Support for the premise is, again and again, shown in the empirical results of the authors' research. While the results aren't always as immediately persuasive as the text implies, simple, process-...more
This book could have been a fourth as long and still just as effective because the message is very simple; every church should give some thought to a clearly defined and Christ-centered process of discipleship. When a person comes into the church as a newcomer/guest, they should be able to figure out where the entry point into the church family is. At our church this first step is attending the worship service in order to "come and see" God at work. Whatever the next few steps are (small groups,...more
Micah Lugg
Although the book is not exegetically based, it does provide some extremely helpful observations on the success of disciple-making churches today.

The basic premise is that if you want to create a disciple-making culture in your church, then you need to simplify the process. If you do this, there is the potential, through the power of the Holy Spirit, for it to catch like wildfire. Most of the holdup in many churches in America stems from the complexity and isolation of the ministries within a c...more
the idea is simple enough, and there wasn't much profound here. But it's one of those books where you're just so glad that someone else is actually saying what you've always kinda thought.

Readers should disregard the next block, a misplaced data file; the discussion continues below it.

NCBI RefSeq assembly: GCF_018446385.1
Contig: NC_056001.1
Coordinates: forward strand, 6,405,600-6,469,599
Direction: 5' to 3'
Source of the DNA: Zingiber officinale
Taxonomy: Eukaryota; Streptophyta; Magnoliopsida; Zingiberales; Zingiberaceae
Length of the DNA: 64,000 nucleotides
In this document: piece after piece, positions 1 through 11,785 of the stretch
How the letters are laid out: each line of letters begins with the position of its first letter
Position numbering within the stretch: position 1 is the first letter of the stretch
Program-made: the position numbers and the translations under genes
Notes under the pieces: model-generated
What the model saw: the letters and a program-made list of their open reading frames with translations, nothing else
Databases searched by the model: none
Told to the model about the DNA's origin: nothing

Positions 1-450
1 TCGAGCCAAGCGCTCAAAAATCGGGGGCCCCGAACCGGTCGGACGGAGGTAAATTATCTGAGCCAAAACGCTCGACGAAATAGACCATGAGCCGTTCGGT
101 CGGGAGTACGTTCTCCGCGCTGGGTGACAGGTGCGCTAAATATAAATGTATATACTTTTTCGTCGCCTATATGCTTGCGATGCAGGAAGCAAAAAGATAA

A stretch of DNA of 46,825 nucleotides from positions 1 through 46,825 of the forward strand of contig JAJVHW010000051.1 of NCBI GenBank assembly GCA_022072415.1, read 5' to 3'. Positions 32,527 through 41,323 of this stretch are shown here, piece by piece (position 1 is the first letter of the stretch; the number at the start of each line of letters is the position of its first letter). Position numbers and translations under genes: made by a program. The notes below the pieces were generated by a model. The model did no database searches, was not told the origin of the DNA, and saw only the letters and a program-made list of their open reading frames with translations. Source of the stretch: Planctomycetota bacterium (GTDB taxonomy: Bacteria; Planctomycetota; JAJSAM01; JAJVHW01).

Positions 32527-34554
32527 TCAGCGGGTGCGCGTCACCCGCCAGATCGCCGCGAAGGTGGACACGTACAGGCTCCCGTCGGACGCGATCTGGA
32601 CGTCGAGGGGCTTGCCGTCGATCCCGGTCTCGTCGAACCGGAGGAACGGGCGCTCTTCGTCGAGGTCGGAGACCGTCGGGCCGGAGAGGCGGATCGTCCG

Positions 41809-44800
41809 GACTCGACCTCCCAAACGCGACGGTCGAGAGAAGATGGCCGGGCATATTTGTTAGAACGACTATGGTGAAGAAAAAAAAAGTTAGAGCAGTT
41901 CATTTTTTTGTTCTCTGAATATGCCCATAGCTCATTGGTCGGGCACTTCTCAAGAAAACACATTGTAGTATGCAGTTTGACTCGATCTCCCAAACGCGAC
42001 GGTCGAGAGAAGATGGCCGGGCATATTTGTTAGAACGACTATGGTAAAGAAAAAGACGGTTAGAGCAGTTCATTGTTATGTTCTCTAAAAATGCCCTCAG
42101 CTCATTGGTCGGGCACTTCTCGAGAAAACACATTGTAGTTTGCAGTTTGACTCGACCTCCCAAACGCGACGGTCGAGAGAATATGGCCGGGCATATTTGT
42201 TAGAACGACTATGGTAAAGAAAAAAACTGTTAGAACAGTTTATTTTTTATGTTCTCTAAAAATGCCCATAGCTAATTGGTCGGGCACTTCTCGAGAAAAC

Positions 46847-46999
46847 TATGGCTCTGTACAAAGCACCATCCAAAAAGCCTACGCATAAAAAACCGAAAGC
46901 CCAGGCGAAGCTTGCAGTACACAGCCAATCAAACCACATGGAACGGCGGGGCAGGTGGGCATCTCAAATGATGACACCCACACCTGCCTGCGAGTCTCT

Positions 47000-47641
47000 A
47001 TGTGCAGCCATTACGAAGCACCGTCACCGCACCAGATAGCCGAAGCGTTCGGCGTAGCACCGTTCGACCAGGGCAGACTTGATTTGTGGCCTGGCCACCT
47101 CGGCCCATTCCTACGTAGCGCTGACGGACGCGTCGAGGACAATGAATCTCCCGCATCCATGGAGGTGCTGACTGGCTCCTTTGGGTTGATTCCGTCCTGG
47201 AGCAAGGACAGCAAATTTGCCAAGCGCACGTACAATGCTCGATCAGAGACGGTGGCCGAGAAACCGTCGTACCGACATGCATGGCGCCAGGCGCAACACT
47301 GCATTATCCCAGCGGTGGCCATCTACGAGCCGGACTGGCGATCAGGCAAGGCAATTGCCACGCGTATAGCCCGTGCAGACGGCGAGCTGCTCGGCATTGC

The whole idea is that complex, cluttered churches are less effective (demonstrated through research) than simple churches.

The concept is so alluring, so exciting, that the church can be VERY effective while at the same time being VERY simple... but I found the actual application to be kind of deflating. They t...more
Blech! Yuck! I did NOT like this book. I am reading it because our pastor experienced an epiphany as a result of reading it and has made a lot of changes in our church, running rough-shod over existing structure and programming. This book is one of the current church-as-business genre, where strategies for growth are posited as ways to build the church. But where is God in all of this? If we were really living the way He wants us to, and trusting in Him for results, we'd see far more things happ...more
This is a great book! It's not all the time that you can read a "churchy" book and find processes and concepts that you start applying to work and home as well! Lots of interesting data and lots of personal stories from two guys who really seem to understand the simple message Jesus brought -
Love God | Love People | Serve the World

Read it and give it to everyone on staff, leadership or ministry in your church... then be patient when it takes a while to make it all come together!
Rainer and Geiger conducted a study on church health... this is their book about that study. The sum of the study: less is more when it comes to church programs. There are some good nuggets in here, but the book as a whole is weakened by the lack of theological insight Rainer and Geiger bring to the table. For them health and growth are synonymous. I wouldn't argue growth is a helpful indicator of health, but it's certainly not the only indicator, and all growth isn't good growth.